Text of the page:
On my shelf is a copy of Kanye West's CD "Graduation." I've never listened to it, not even once, but I had several good reasons for buying it.
First, I bought "Late Registration" and thought it was quite good. It was expansive and ambitious and sounded like nothing else in hop hop at the time. And he sampled Shirley Bassey's "Diamonds are Forever." How cool is that? So it was reasonable to assume that West's next album would be good, too. Perhaps it is.
But the real reason I bought "Graduation" was to force rapper 50 Cent into retirement. You see 50 promised his album "Curtis" would outsell "Graduation." If it didn't, 50 promised to retire. I think 50 Cent is a no talent hack, so $15.99 seemed a small price to pay to keep the man from putting out any more albums.
As it turned out, I wasn't the only person to think this way, and "Graduation" handily outsold "Curtis." With that mission accomplished, I somehow forgot to listen to the album. (It got middling to good reviews.)
So it's somewhat ironic that today I made my second spite-based musical purchase and the target of my spite was none other than Kanye West.
It started when I was watching Stephen Colbert on Monday. He was complaining that the soundtrack for his Christmas special was ranked 15th on iTunes, while Kanye West's newest album was on top. Colbert read West's latest quote where the rapped dubbed himself the "voice of a generation" and declared that West needed to be taken down a peg. (Of course, Colbert would also be taken up a few pegs in the process.)
Members of the Colbert Nation were asked to buy the Colbert Christmas soundtrack at 5 PM EST on Wednesday to help knock Kanye out of the top spot and vault Colbert to number one. It was called, "Operation Humble Kanye."
While I don't know if I count as a member of the Nation, I decided to buy the album at the appointed time. After all, I may have been partially responsible for West's big ego in the first place, what with helping him win his feud with 50 Cent and all.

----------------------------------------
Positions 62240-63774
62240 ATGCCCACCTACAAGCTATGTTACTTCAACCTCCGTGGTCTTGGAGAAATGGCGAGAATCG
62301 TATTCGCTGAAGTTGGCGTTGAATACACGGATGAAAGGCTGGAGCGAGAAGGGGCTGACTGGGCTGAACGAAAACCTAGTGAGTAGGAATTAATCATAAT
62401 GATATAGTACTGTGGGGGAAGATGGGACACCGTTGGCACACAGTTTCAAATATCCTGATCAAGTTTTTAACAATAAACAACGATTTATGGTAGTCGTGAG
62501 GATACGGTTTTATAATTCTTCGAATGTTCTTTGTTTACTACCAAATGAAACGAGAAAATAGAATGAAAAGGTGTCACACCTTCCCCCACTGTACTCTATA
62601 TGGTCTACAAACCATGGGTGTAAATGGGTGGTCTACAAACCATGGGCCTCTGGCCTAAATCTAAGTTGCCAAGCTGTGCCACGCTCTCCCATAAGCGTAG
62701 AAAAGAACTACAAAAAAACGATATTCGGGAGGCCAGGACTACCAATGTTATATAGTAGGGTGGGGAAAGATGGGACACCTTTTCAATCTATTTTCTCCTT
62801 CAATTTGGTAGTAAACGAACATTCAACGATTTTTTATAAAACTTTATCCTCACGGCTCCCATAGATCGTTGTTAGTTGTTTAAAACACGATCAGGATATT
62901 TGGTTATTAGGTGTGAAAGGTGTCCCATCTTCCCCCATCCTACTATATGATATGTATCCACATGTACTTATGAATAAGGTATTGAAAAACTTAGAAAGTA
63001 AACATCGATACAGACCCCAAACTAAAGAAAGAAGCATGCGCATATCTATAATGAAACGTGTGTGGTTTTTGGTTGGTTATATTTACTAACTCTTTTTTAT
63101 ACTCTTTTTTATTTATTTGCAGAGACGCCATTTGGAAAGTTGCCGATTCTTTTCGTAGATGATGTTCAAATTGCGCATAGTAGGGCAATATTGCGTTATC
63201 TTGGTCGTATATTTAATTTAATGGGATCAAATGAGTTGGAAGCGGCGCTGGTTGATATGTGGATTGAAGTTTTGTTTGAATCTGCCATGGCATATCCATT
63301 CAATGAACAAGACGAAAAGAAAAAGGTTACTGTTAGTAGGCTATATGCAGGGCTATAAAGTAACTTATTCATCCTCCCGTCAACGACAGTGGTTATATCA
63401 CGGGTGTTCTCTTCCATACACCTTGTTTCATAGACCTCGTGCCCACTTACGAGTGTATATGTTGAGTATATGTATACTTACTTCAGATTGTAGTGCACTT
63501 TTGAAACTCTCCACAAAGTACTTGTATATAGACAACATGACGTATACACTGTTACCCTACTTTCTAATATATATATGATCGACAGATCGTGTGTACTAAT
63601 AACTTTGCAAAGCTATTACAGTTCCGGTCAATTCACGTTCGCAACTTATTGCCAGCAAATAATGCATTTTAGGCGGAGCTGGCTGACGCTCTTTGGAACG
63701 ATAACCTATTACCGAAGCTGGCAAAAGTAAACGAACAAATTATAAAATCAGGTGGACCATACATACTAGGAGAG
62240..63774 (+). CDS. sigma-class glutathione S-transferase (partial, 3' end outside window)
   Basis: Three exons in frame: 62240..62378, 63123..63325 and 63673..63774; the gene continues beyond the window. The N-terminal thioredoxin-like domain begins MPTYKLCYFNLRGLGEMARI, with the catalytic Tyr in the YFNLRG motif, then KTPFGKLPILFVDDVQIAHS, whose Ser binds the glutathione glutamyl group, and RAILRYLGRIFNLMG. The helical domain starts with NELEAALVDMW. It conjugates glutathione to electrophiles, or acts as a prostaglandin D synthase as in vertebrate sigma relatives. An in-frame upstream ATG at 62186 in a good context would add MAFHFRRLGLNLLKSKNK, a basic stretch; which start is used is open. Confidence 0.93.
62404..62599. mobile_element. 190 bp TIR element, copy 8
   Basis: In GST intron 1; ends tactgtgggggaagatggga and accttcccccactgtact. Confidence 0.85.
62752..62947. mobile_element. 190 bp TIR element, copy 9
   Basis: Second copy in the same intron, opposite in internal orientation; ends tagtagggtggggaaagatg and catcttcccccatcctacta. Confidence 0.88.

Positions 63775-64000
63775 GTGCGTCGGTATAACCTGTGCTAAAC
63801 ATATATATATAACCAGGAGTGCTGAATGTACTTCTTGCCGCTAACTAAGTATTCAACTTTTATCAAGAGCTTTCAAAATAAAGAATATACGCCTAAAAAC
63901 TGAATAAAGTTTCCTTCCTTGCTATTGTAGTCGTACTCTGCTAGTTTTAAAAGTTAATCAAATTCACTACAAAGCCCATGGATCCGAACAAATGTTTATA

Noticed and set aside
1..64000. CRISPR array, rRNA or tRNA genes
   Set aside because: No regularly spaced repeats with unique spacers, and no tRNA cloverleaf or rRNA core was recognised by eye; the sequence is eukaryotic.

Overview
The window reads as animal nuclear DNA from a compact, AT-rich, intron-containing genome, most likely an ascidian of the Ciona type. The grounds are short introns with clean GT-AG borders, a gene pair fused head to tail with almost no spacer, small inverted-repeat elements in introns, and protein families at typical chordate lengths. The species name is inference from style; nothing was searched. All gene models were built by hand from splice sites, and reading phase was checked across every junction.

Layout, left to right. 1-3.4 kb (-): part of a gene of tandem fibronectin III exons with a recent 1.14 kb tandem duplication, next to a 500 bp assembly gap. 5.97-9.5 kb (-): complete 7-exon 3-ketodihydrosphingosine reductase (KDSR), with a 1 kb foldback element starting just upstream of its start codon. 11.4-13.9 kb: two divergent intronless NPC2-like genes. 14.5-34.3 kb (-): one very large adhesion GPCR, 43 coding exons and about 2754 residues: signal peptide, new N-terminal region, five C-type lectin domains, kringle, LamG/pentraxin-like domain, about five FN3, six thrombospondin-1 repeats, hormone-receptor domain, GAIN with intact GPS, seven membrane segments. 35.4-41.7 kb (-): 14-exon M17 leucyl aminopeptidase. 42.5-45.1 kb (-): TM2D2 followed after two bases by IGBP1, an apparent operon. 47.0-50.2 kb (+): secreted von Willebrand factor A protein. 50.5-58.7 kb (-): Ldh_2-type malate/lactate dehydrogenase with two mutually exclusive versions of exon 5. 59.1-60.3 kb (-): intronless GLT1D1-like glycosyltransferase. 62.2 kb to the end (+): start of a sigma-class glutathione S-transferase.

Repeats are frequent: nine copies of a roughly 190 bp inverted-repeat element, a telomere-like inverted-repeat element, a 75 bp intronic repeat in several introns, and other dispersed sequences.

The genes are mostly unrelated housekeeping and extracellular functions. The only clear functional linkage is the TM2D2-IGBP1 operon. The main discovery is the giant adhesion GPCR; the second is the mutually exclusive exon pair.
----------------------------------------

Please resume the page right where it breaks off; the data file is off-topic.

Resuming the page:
By the appointed purchase time, Britney Spears had already knocked Kanye West off the top spot in the iTunes album rankings, so there's a chance Kanye was already duly chastised. But Colbert fans did manage to vault his Christmas album to the #3 spot and knock West to #4.
But this time, I decided not to repeat the mistakes of the past and actually listen to the album that spite bought me.
Cobert's Christmas album is a companion to the TV show, which is essentially a spoof of star studded Christmas spectaculars of the '60s an '70s. Most songs are sufficiently funny and feature guest stars like Toby Keith, Feist, and John Legend. But for me, it's all about Elvis Costello.
Costello and Colbert end the special with a song called, "There Are Much Worse Things to Believe In." It's indented to be silly, but it might actually be... well... a good song. Perhaps I'm blinded by Elvis Costello. I'll admit, he could sing the phone book and it would probably move me to tears. But he sings this joke song with such gusto that it starts to come off as sincere.
And in this era of waining faith, "There Are Much Worse Things..." may actually be the perfect anthem of the times. Nice work, boys.